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UAW President Gary Jones Abruptly Resigns Amid Corruption Scandal

Former United Auto Workers President Gary Jones speaks during the opening of contract talks with Fiat Chrysler Automobiles in Auburn Hills, Mich., in July 2019. Jones resigned Wednesday.
Paul Sancya
Former United Auto Workers President Gary Jones speaks during the opening of contract talks with Fiat Chrysler Automobiles in Auburn Hills, Mich., in July 2019. Jones resigned Wednesday.

The president of the United Autoworkers Union, Gary Jones, abruptly resigned Wednesday just as union leaders announced they would expel him and another top UAW official in an unfolding corruption scandal.

In a related development, General Motors (GM) filed suit against rival Fiat Chrysler Automobiles (FCA) alleging that the company bribed UAW officials in order to get favorable labor contracts and disadvantage GM.

Michigan Radio's Sarah Cwiek reported that the UAW's International Executive Board unanimously voted to expel Jones.

"That kickstarted the process to remove Gary Jones and another UAW official, Director Vance Pearson.

"Both men have been implicated in a corruption scheme that involved misusing union funds for personal expenses, then covering it up.

"Both Jones and Pearson had already taken leaves of absence. Pearson already faces federal charges, while Jones has so far not been charged."

An attorney for Jones, Bruce Maffeo of New York, told The Associated Press that union president decided to resign before learning of the board's action.

Hours earlier, GM filed its federal racketeering lawsuit alleging that FCA bribed UAW officials in order to get contracts allowing the company to pay some newer employees less money — known as two-tier pay — resulting in lower labor costs.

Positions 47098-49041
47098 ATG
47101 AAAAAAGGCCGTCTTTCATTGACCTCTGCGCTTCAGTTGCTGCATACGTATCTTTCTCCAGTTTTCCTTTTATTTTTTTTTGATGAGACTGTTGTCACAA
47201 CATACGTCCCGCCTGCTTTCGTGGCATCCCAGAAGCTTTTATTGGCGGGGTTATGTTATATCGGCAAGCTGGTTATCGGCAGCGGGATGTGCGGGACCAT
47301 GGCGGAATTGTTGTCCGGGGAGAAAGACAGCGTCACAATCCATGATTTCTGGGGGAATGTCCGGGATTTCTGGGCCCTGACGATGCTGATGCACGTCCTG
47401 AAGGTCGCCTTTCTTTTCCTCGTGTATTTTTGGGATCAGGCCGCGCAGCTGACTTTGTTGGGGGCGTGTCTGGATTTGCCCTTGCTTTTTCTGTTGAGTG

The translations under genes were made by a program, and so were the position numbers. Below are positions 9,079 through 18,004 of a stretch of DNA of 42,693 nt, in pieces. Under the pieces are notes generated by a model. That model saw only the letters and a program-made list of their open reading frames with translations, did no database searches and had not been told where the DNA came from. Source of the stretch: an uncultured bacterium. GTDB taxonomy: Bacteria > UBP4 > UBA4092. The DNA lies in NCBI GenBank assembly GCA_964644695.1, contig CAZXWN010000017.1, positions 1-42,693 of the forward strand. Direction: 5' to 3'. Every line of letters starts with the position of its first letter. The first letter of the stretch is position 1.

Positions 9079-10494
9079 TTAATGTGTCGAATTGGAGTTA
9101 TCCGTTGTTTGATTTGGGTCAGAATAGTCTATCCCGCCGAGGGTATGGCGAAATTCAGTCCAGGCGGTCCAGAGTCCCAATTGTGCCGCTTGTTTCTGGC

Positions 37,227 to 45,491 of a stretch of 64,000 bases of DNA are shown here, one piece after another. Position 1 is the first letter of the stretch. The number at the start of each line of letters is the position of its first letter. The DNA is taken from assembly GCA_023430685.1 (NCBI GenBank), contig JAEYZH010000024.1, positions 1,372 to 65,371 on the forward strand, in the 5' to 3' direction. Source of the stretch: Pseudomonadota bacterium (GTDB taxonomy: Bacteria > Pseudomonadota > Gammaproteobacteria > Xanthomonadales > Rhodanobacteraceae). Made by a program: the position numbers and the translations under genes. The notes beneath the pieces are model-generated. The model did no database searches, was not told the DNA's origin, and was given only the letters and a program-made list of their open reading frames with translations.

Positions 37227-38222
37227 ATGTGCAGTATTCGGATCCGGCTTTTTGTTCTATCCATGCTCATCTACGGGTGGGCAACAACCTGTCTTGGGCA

"This lawsuit is intended to hold FCA accountable for the harm its actions have caused our company and to ensure a level playing field going forward," Craig Glidden, GM Executive Vice President and General Counsel, said in a statement.

The lawsuit alleges that FCA corrupted bargaining agreements in 2009, 2011 and 2015.

FCA responded with a statement dismissing GM's lawsuit as "this extraordinary attempt at distraction" with claims that "are nothing more than a meritless attempt to divert attention from that company's own challenges."

GM's lawsuit alleges that FCA's former CEO Sergio Marchionne authorized bribes of more than $1.5 million paid to UAW officials. Marchionne died in 2018.

It also alleges that Marchionne hoped to force higher labor costs onto GM in hopes of furthering a plan to induce the company to merge with FCA.

As Michigan Radio's Tracy Samilton reports,

"GM's lawsuit piggybacks on afederal investigation into UAW corruption that began several years ago - resulting in three Fiat Chrysler executives going to prison, along with six guilty pleas (so far) by union officials.

"Federal authorities says the executives were involved in a bribery scheme meant to keep union officials "fat, dumb and happy," (quoting one of the convicted FCA executives, Alphons Iacobelli) during contract talks.

"GM says normally, the union's pattern bargaining results in similar labor costs for all three Detroit automakers."

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Richard Gonzales is NPR's National Desk Correspondent based in San Francisco. Along with covering the daily news of region, Gonzales' reporting has included medical marijuana, gay marriage, drive-by shootings, Jerry Brown, Willie Brown, the U.S. Ninth Circuit, the California State Supreme Court and any other legal, political, or social development occurring in Northern California relevant to the rest of the country.
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